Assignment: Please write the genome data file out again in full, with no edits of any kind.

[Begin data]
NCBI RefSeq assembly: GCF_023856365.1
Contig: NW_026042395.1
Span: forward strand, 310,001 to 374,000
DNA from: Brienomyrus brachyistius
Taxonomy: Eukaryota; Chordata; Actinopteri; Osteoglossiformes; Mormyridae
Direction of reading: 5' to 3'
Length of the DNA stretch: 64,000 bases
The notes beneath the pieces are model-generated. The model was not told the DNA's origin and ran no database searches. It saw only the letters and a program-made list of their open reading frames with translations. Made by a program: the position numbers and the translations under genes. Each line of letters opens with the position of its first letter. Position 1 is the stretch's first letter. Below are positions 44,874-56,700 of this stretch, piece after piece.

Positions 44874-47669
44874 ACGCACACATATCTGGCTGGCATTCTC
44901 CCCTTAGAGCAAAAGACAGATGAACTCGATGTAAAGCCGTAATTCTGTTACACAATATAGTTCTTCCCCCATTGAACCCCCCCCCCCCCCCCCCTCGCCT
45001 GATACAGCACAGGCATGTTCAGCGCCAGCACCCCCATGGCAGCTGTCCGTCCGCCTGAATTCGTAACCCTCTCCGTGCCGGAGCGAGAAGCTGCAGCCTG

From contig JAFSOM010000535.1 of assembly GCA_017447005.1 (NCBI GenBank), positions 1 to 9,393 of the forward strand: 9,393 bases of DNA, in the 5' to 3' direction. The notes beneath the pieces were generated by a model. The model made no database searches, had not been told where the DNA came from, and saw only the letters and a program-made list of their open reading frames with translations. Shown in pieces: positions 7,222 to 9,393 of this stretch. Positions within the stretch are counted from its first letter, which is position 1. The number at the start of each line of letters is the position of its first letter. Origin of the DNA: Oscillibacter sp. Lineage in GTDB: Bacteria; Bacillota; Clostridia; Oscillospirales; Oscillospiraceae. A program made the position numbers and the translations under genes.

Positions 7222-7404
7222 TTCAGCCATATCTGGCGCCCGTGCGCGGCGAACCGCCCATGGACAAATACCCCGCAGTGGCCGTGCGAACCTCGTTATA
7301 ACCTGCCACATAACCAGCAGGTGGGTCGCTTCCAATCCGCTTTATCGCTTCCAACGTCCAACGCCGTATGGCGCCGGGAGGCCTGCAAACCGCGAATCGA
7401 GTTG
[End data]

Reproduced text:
NCBI RefSeq assembly: GCF_023856365.1
Contig: NW_026042395.1
Span: forward strand, 310,001 to 374,000
DNA from: Brienomyrus brachyistius
Taxonomy: Eukaryota; Chordata; Actinopteri; Osteoglossiformes; Mormyridae
Direction of reading: 5' to 3'
Length of the DNA stretch: 64,000 bases
The notes beneath the pieces are model-generated. The model was not told the DNA's origin and ran no database searches. It saw only the letters and a program-made list of their open reading frames with translations. Made by a program: the position numbers and the translations under genes. Each line of letters opens with the position of its first letter. Position 1 is the stretch's first letter. Below are positions 44,874-56,700 of this stretch, piece after piece.

Positions 44874-47669
44874 ACGCACACATATCTGGCTGGCATTCTC
44901 CCCTTAGAGCAAAAGACAGATGAACTCGATGTAAAGCCGTAATTCTGTTACACAATATAGTTCTTCCCCCATTGAACCCCCCCCCCCCCCCCCCTCGCCT
45001 GATACAGCACAGGCATGTTCAGCGCCAGCACCCCCATGGCAGCTGTCCGTCCGCCTGAATTCGTAACCCTCTCCGTGCCGGAGCGAGAAGCTGCAGCCTG

From contig JAFSOM010000535.1 of assembly GCA_017447005.1 (NCBI GenBank), positions 1 to 9,393 of the forward strand: 9,393 bases of DNA, in the 5' to 3' direction. The notes beneath the pieces were generated by a model. The model made no database searches, had not been told where the DNA came from, and saw only the letters and a program-made list of their open reading frames with translations. Shown in pieces: positions 7,222 to 9,393 of this stretch. Positions within the stretch are counted from its first letter, which is position 1. The number at the start of each line of letters is the position of its first letter. Origin of the DNA: Oscillibacter sp. Lineage in GTDB: Bacteria; Bacillota; Clostridia; Oscillospirales; Oscillospiraceae. A program made the position numbers and the translations under genes.

Positions 7222-7404
7222 TTCAGCCATATCTGGCGCCCGTGCGCGGCGAACCGCCCATGGACAAATACCCCGCAGTGGCCGTGCGAACCTCGTTATA
7301 ACCTGCCACATAACCAGCAGGTGGGTCGCTTCCAATCCGCTTTATCGCTTCCAACGTCCAACGCCGTATGGCGCCGGGAGGCCTGCAAACCGCGAATCGA
7401 GTTG